Safe and effective hepatitis B treatment relies on taking the medicines as directed and avoiding potential drug interactions. Before starting treatment, it’s important to know whether the hep B medicine prescribed for you will interact with any other drug or substance you are taking. Drugs, alcohol, supplements and food may interact with drugs as well as with one another. Although these interactions may be listed as drug-drug, drug-food, drug-supplement and so on, this section will refer to them all as drug interactions. Note that drugs have the potential to interact whether the drug is prescribed, over-the-counter or illicit.
Tips to Help You Reduce Your Risk of Drug Interactions
- Talk to your medical provider and pharmacist before taking a new drug. This includes over-the-counter medicines, dietary supplements, herbs and illicit drugs.
- Read the prescribing information that comes with the drug. Drug interaction tools are available online and on apps. An interaction checker for some of the hepatitis B medications is available at hep-druginteractions.org.
- Keep a list of all the drugs and supplements you take. Share this with your entire health care team.
- Use a pharmacy that allows you to maintain a record of your medications. If you use multiple pharmacies, be sure you share information with all of them.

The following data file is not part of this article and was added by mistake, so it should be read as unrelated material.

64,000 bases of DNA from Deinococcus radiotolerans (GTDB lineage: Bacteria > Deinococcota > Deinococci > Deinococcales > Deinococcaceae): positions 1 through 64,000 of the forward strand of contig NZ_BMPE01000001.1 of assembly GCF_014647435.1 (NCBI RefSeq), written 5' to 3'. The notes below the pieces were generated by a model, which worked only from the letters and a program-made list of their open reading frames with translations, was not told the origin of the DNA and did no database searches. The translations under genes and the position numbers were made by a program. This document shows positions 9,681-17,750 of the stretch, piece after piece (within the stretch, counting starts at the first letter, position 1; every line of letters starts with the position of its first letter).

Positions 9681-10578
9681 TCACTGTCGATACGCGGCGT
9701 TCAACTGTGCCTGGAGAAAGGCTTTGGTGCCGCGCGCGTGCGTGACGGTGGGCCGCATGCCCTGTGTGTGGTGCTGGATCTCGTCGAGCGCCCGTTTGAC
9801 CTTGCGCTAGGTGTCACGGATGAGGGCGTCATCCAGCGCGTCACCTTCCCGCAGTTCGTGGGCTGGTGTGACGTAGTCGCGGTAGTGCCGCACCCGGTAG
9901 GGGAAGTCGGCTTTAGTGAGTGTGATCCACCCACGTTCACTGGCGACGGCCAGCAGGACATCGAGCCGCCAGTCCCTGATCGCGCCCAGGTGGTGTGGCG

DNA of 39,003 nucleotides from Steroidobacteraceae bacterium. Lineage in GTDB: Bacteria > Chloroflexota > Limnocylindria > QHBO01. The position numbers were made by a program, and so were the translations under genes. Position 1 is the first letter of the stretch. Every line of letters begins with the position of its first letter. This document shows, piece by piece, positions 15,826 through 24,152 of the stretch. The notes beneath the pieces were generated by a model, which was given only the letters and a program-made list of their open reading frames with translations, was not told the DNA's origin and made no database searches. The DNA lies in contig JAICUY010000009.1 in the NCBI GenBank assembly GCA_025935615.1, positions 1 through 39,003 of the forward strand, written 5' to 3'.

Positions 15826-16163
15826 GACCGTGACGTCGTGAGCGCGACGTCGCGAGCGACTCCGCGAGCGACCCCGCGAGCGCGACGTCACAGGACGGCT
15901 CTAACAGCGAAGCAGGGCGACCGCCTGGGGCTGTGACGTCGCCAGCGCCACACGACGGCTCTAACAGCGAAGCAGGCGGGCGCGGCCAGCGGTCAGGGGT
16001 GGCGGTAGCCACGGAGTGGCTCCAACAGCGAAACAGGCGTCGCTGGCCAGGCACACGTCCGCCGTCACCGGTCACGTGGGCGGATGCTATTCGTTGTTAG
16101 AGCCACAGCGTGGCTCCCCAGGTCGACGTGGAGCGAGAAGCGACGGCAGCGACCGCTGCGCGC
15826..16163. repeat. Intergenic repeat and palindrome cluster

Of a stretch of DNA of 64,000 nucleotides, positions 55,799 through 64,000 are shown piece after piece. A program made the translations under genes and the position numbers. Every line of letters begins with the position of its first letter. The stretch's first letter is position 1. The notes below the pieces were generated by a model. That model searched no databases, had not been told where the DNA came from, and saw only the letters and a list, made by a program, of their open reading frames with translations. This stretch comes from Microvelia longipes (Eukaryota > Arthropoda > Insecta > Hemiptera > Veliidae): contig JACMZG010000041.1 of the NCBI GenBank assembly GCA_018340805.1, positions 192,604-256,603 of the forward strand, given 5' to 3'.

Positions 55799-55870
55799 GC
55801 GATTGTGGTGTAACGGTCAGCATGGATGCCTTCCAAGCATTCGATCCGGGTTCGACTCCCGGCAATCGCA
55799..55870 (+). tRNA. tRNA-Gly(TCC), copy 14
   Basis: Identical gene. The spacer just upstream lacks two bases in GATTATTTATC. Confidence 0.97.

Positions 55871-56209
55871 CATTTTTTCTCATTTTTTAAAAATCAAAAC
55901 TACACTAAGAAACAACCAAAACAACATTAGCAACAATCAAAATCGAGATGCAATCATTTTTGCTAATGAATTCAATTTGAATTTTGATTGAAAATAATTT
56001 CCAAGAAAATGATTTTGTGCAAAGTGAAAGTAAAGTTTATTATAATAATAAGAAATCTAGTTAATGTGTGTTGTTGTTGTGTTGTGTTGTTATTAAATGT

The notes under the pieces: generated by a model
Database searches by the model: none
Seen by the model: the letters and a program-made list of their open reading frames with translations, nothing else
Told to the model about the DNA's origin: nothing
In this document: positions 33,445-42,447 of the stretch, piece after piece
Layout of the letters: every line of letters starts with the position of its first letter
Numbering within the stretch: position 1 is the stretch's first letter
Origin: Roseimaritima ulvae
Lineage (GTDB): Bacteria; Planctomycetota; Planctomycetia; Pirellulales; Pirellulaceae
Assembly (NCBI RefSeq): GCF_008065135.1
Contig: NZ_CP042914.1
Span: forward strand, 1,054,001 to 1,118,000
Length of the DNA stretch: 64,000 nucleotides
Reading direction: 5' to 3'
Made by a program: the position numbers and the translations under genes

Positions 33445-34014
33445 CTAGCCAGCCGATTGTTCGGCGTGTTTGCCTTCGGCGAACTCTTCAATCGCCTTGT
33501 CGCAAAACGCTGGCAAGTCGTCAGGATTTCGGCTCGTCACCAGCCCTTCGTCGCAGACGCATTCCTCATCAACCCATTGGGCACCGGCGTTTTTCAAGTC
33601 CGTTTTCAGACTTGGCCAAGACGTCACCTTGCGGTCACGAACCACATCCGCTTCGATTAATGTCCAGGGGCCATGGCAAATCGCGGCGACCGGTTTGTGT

- Take drugs per your doctor’s instructions. Be sure you know when to take them, how to take them and whether they can be taken during the same time as other medicines you take.
- Stay current. Even if you took a drug before, find out whether new interactions have been added to that drug’s safety profile.
- Never break, crush or dissolve a pill, tablet or capsule without checking with your health care provider or pharmacist first. Some medications need to be intact so they are not destroyed by stomach acids. Tell your doctor if you have difficulty swallowing pills.
- If you pick up a prescription and the medication looks different from the last time you took it, talk to your pharmacist to make sure there has not been an error.
Tell your doctor about any symptoms you might be experiencing while taking a drug. You can also report this information to the FDA Adverse Event Reporting System.
Last Reviewed: July 10, 2019